PROFILE PHOTO COURTESY OF KIMBERELY KUFAAS PHOTOGRAPHY Sports Talk with Tyson is a column exclusively here at the North Island Gazette that covers all things sports related in the North Island. Have some thoughts about Sports Talk with Tyson? Email a letter to and we will publish it online and in print.

Sports Talk with Tyson: Winning isn’t everything

“regardless of the outcome, I gave everything I had and I left it all on the mats.”

I went into battle last Wednesday and it was quite the valuable life lesson for me.

As I’ve written previously, I’ve been coaching wrestling this season at Port Hardy Secondary School and it’s been a lot of fun so far. I’ve really enjoyed coming to the school twice a week to teach and wrestle matches against the high school students.

That said, last Wednesday was a nice reality check as I ended up wrestling a challenge match against a 22-year-old beast of an athlete who had previously won some really big tournaments and had qualified for the provincial championships before.

I’m 35-years-old with a ton of mileage on me and a bunch of injuries from years of competing in various combat sports.

Be that as it may, I didn’t even think twice about backing down when the time came to wrestle. I stepped on the mats and went toe to toe with the guy, who was a shredded ball of muscle and lightning fast on his feet.

He was so quick he actually scored a double leg takedown on me within the first 30 seconds of the match and was immediately wrenching my arm up over my head in a half nelson, trying his hardest to turn me over onto my back and pin me. I fought with everything I had to get out from underneath him, and I actually hurt my rotator cuff before I finally managed to scramble and make it to my feet and earn an escape point.

He was up 2-1 on the scoreboard and I knew I needed to get busy and start scoring points quick or I was definitely going to lose (roughly 90 per cent of matches are won by the wrestler who scores the first takedown).

One of the things I’ve found I’m best at is turning a “match” into a “dogfight,” and going into the second period I knew I had to break this guy’s will in order to win.

I chose to start the second period on the ground in the top position because top control is what I’m best at (once I get the punishing leg ride position locked in, it’s really hard to shake me off your back).

However, this guy had seriously legitimate skills. He managed to shake me off his back right away and he scored a two-point reversal, meaning I was now stuck underneath him, down 4-1 on the scoreboard and defending for my life. I remember thinking in my head “you have to move and score points,” so I initiated a scramble, reversed him and came back out on top.

With the score now 4-3 for him, he grabbed my lead leg and we fought for position again and this time ended up locked in a stalemate.

A stalemate means nobody is advancing position, so we let go and started on our feet in the neutral position.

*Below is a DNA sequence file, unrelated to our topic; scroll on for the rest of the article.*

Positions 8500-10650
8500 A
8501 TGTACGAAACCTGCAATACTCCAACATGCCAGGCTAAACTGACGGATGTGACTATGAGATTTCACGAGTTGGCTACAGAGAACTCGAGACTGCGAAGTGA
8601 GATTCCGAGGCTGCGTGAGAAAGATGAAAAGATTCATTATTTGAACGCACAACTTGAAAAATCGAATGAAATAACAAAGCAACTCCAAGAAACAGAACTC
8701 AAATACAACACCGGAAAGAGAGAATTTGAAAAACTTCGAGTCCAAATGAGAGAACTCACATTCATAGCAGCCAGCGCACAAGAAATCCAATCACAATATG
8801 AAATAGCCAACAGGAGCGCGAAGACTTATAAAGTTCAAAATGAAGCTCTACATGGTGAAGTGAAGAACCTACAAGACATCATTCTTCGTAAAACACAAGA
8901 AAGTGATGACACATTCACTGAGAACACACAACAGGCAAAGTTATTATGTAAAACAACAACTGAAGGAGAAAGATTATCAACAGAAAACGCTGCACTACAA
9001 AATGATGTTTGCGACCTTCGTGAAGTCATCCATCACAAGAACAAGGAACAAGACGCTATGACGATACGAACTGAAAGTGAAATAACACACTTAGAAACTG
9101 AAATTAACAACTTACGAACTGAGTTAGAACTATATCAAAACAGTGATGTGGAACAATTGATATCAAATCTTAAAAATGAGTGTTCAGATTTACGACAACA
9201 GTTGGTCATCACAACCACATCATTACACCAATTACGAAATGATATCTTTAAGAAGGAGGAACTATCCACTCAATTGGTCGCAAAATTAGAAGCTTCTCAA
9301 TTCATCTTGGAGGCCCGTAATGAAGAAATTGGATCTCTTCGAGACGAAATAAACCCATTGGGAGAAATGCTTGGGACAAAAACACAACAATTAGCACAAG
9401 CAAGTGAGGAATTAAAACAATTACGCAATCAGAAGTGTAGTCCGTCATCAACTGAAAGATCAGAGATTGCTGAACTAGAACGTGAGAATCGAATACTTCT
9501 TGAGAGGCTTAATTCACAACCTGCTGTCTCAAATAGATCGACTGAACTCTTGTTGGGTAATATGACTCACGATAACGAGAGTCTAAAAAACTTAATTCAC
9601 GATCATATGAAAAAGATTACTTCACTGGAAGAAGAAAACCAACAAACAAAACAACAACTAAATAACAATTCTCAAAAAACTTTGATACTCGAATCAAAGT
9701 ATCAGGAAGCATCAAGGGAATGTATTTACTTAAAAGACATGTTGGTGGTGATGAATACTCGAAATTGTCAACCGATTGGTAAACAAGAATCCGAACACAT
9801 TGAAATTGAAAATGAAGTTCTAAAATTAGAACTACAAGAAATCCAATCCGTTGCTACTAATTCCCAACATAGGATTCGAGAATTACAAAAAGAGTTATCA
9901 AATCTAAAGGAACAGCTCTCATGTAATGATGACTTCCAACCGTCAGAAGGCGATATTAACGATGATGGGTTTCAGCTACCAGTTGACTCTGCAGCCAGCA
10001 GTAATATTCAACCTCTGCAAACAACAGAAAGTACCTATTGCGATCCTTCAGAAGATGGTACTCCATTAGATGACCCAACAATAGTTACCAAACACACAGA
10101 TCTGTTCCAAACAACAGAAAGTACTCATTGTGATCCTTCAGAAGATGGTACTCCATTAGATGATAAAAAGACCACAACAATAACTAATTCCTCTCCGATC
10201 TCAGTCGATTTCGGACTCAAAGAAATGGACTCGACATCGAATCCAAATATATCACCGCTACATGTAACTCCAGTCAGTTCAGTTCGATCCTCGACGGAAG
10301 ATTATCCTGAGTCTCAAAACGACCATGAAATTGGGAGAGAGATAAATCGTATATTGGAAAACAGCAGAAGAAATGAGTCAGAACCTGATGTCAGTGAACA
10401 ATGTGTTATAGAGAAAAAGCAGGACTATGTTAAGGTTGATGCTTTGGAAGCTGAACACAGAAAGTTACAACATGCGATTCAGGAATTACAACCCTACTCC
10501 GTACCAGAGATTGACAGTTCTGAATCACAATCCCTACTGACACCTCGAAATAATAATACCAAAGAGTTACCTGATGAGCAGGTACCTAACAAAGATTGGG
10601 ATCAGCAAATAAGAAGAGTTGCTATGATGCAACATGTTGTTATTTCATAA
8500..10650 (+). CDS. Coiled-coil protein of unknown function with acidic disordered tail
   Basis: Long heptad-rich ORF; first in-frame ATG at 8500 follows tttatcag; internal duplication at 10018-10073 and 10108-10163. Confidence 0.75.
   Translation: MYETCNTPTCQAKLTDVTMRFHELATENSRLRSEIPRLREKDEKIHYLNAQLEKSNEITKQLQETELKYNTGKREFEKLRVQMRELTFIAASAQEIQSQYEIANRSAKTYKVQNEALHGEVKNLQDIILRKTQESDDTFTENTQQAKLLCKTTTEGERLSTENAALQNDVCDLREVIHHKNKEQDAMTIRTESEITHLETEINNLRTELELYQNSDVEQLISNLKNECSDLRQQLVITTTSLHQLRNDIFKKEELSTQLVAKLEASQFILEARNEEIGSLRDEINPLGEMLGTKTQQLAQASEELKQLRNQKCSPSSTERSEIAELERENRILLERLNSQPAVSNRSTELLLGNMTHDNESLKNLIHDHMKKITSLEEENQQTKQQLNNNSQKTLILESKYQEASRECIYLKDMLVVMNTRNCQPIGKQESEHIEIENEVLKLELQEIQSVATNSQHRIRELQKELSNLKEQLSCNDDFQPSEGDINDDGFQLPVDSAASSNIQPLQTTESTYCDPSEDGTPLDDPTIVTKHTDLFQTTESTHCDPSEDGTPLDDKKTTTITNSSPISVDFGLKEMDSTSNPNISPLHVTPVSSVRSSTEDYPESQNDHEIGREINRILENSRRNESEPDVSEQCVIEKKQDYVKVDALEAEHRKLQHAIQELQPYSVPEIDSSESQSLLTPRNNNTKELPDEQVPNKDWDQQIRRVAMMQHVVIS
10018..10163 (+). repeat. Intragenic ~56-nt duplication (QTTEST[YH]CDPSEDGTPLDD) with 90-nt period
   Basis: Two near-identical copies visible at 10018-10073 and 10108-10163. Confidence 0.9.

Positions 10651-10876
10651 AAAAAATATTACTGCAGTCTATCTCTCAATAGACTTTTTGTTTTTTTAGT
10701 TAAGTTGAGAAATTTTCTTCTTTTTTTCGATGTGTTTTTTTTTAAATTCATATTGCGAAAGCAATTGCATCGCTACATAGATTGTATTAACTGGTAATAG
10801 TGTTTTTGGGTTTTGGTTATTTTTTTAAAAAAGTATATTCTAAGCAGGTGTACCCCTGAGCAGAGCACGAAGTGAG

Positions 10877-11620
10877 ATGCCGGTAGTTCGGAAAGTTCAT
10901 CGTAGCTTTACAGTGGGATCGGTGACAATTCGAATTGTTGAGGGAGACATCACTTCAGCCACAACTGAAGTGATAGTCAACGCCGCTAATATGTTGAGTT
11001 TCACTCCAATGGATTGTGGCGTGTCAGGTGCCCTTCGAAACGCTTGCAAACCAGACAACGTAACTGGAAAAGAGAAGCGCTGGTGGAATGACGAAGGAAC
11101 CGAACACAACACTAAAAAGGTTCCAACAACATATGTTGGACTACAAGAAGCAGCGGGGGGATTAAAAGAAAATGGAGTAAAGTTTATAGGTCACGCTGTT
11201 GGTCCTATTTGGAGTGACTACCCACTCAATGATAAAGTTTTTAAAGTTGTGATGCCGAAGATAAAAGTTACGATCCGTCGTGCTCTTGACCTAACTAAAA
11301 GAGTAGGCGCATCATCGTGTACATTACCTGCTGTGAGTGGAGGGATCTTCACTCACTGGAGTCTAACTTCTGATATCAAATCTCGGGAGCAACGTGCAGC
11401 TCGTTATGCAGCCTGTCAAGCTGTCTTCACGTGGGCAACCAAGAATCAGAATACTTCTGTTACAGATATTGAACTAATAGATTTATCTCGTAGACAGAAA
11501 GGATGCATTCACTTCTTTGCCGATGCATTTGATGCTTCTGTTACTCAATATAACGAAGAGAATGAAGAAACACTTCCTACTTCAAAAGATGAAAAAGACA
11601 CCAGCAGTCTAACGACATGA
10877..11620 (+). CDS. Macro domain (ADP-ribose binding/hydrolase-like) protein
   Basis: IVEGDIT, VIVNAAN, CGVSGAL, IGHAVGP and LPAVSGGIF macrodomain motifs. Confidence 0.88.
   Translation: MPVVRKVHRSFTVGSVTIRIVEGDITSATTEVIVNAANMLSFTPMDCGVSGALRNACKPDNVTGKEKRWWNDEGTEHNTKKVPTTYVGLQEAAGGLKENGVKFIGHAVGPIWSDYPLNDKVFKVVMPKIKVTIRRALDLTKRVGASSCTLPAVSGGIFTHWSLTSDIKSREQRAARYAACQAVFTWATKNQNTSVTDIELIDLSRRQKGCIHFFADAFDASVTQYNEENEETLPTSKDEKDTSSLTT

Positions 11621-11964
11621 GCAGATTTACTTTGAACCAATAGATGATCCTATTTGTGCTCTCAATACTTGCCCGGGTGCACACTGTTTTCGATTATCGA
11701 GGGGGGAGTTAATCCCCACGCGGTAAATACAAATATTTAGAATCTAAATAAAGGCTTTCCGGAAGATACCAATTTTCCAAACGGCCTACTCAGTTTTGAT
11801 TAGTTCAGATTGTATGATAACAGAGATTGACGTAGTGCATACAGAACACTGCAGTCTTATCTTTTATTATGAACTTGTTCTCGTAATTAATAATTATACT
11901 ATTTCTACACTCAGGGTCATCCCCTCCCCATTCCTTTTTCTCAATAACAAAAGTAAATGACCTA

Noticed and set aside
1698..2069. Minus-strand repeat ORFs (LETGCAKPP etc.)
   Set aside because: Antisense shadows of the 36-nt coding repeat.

With time running out in the second period, he shot another fast double leg takedown on me, but this time I was ready for his attack. I sprawled my legs out hard and shoved his head into the mat, forcing him down onto the ground and then I spun around and took his back to score the two-point takedown.

I was now leading 5-4 on the scoreboard, but we still had the third period left to wrestle (high school wrestling matches consist of three, two-minute periods).

We were both exhausted by this point. I had serious pain coursing through my shoulder and neck from when he had almost turned me with the half nelson, and he chose to start the third period in the bottom position, meaning all he had to do to win the match was get out from underneath me by scoring a two-point reversal.

Again, holding people down from top position is my strong suit. I knew that he was just as tired as I was, so if I attacked fast and got the leg ride position locked in, there was no way he was getting out. As soon as the ref called start, I jumped on his back and flattened him out on his belly. From there I grabbed an armbar and started trying to turn him over into a pin, but to his credit he kept fighting and resisting, completely refusing to quit and give up. With time winding down, he bucked and used the last of his energy trying his hardest to break free from the leg ride, but I quickly rolled him back over and kept him flat on his belly until the period came to an end.

I had somehow managed to win 5-4 on points, and as we both lay on the mat gasping for air, I looked over at him and made a joke about whoever goes to hospital first is a wimp (I actually used a different word than “wimp,” but I want to keep this editorial PG).

He laughed, we did a fist bump, and then he stood up and demonstrated some of his throwing techniques before the end of class.

I’m writing this on Friday, Feb. 21, and it still hurts to lift my arm or turn my head, but that’s okay. I knew going in that there was a very good possibility I would get injured. Wrestling is a tough sport that I truly enjoy competing in.

Also, I don’t want anyone to think I’m bragging because I won. I could have very easily lost this match, and if I had, I still would have written about it. Why? Because regardless of the outcome, I gave everything I had and I left it all on the mats.

Tyson Whitney is an award-winning journalist who was born and raised in Port Hardy. His family has lived in Port Hardy for more than 40 years. He graduated with a degree in writing from Vancouver Island University in 2008. Email:

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